I’d gone out and bought my first bag-of-fruit, which sat uneasily on my skinny frame, and had my collar length Year 12 hair removed in a traditional short-back’n’sides.
My first job was going to get my hair cut for the second time in two days.
The growing of the hair
And fears not the barber?
At least I got a haiku out of it.
The Bank was not for me. I quit six weeks later and headed back to school for another crack at Year 12.
That was a time when banks were bastions of conservatism.
They were conservative in their values and conservative in their use of our money.
At most they speculated on the likelihood of being able to foreclose on a mortgaged farm or motor vehicle (as we called cars then).
Bank funds and industrial profits attracted each other and had created finance capital, and finance capitalists, back in the mid-1800s. Marx had commented on this and on the emergence of joint stock companies as vehicles for stock market speculation in Capital.
By the early 1900s, Lenin had defined the merger of bank capital and industrial capital as one of the features of imperialism, a system of the continuing redivision of the world by great monopolies and the states behind them, into spheres of influence in which sources of raw materials and cheap labour were secured, and to which massive amounts of surplus capital, requiring deployment, were exported.
Lenin revealed how, in the separation of surplus capital and the finance capitalist from the process of production, a class essentially parasitic in nature had evolved such that the old industrial process of Money being exchanged for a Commodity which was exchanged for More Money became the new financial game of Money (pur)chasing Money (stocks, shares, bonds) for More Money.
The bubble of finance capital began to emerge like a skin sore on the broad back of industrial and bank capital. But unlike its progenitors, finance capital can reproduce its own value over and again at a much faster rate than capital invested in industrial production or agriculture, not having the requirement that such a large portion be tied up in fixed capital (plant, equipment, the built environs of large factories etc).
So the bubble kept growing, requiring a periodic pricking whenever its fantastic (as in “fantasy”) and speculative value got too far ahead of the real value of goods and commodities in circulation.
When US imperialism emerged relatively unscathed from the war against fascism and for the defence of the Soviet Union, it took over from British imperialism as the site of the largest concentrations of imperialist finance capital.
The growth of the parasite class continued with fresh vigour and with the support and the protection of the CIA and US imperialist military force.
By the early 1970s, the rate of accumulation of surplus capital from productive investment was in no position to match that coming from speculative and parasitic investment.
These days, the bubble is the body, and productive investment the little pricked pimple on its broad backside. For every dollar invested in productive activity, some 30 dollars now circulates in a mad frenzy as finance chases and chews on its own tail.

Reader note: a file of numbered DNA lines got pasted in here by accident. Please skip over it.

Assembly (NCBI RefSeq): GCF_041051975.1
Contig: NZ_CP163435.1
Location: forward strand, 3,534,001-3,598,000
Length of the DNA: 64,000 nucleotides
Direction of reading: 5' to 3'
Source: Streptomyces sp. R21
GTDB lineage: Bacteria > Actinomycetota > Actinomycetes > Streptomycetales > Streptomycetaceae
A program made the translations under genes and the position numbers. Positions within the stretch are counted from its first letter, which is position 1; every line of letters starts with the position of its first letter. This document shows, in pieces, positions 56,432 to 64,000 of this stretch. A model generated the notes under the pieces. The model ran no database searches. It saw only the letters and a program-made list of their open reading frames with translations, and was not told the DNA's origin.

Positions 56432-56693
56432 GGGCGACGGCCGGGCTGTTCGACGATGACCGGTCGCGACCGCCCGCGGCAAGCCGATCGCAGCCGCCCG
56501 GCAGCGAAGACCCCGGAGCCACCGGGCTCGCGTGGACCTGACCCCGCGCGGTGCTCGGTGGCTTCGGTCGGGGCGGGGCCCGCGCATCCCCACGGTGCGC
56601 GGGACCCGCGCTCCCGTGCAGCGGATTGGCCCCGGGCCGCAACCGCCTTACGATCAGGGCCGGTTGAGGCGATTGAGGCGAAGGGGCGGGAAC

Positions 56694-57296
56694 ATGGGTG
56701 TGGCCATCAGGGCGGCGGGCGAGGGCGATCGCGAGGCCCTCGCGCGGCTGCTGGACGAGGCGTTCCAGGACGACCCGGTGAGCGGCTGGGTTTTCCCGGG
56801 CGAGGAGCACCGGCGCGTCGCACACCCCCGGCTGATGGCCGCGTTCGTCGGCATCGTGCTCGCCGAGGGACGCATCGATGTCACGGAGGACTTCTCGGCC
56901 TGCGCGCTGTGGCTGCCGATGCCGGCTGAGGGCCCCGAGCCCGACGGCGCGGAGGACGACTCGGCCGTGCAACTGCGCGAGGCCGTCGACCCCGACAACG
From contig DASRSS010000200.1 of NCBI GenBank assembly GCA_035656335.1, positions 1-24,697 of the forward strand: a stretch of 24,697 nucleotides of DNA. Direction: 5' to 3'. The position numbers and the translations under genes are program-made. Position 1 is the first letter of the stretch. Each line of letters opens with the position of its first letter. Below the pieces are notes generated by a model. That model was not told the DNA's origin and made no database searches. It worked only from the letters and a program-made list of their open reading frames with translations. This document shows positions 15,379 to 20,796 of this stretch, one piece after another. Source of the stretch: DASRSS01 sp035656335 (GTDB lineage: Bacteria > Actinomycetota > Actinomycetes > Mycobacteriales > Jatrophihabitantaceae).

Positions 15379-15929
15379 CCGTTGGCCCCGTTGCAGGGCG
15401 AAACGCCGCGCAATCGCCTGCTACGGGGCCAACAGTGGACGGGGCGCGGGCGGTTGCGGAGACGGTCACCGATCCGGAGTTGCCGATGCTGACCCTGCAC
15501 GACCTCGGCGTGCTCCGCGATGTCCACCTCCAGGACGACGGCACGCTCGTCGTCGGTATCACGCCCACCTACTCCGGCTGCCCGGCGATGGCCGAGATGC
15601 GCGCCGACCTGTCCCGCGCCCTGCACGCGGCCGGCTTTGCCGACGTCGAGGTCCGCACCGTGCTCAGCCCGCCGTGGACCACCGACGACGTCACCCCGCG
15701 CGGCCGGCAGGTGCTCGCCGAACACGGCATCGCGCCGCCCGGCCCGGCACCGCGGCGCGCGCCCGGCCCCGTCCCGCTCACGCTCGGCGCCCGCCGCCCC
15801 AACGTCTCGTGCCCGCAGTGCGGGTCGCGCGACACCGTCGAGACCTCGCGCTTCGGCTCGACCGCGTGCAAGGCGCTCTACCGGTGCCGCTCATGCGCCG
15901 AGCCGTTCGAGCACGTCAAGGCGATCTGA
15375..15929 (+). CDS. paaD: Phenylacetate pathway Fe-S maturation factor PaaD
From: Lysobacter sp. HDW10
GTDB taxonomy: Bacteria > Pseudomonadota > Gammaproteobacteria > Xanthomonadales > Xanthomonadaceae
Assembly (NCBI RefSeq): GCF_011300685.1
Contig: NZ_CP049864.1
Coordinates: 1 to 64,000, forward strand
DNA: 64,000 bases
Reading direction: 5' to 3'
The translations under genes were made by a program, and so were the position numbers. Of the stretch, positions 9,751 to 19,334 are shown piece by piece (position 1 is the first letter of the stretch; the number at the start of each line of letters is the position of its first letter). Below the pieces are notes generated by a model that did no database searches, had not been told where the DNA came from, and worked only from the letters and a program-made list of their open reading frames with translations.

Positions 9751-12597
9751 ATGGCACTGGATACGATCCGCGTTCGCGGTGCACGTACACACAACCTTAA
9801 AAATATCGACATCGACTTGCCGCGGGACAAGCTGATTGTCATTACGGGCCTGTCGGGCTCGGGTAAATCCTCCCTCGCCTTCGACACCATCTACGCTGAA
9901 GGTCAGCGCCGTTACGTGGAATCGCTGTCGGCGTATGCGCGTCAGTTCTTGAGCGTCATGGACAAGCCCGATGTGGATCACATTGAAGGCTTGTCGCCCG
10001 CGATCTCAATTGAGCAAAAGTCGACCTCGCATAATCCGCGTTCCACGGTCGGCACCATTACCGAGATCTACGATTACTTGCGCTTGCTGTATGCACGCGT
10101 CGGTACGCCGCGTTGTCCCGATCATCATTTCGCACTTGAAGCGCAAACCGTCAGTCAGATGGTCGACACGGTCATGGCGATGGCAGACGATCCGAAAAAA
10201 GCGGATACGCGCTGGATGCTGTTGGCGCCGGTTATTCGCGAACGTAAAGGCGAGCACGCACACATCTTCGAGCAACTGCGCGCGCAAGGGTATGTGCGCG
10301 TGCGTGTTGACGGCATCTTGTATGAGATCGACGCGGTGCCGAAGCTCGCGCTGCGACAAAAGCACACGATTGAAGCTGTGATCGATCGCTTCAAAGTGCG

In addition to the periodic crises of the overproduction of goods, we now have periodic crises of the overproduction of finance capital, leading, as the cartoon (right) indicates, to a regular wiping out of credit.
Inventive new forms of parasitism have emerged in the last quarter of a century, requiring a language that did not exist 30 years ago. Naked shorting, leveraged buyouts, hedge funds, CDOs, private equities and so on.
And the banks, those bastions of conservatism of yesteryear, are having to fight for their very survival on a Gen Y battlefield.
As the very intelligent Adele Ferguson noted in the Weekend Australian (March 8-9, 2008): “Now banks make their money from taking risk and the more risk they take, the more money they make.”
Banks are even creating their own private equity investment arms to compete with the huge amounts of privately held capital that are circling the financial world like hungry sharks. Gotta be in it to win it!
This is not the place to explore every modern manifestation of finance parasitism, but one mentioned by Ferguson in her fine piece on the crisis facing Australian banks may serve to illustrate the nature of contemporary non-productive speculation. This is the collateralized debt obligation, or CDO.
Ferguson notes that “As a result of myriad synthetic debt transactions (known as collateralized debt obligations and credit default swaps), many hundreds of billions of dollars may change hands on the default of a relatively small number of companies.”
Let’s say a bank has a whole bunch of house mortgages, from which it can derive a long term cash flow, but it requires a more immediate cash injection so that it can invest in a project that offers a higher rate of return. It can actually sell those mortgages to another institution or maybe even a private investment fund, which then takes over the income stream generated by the mortgages. The bank sacrifices a slow but steady income stream for possibly a smaller amount of capital which is, however, immediately available to make money elsewhere.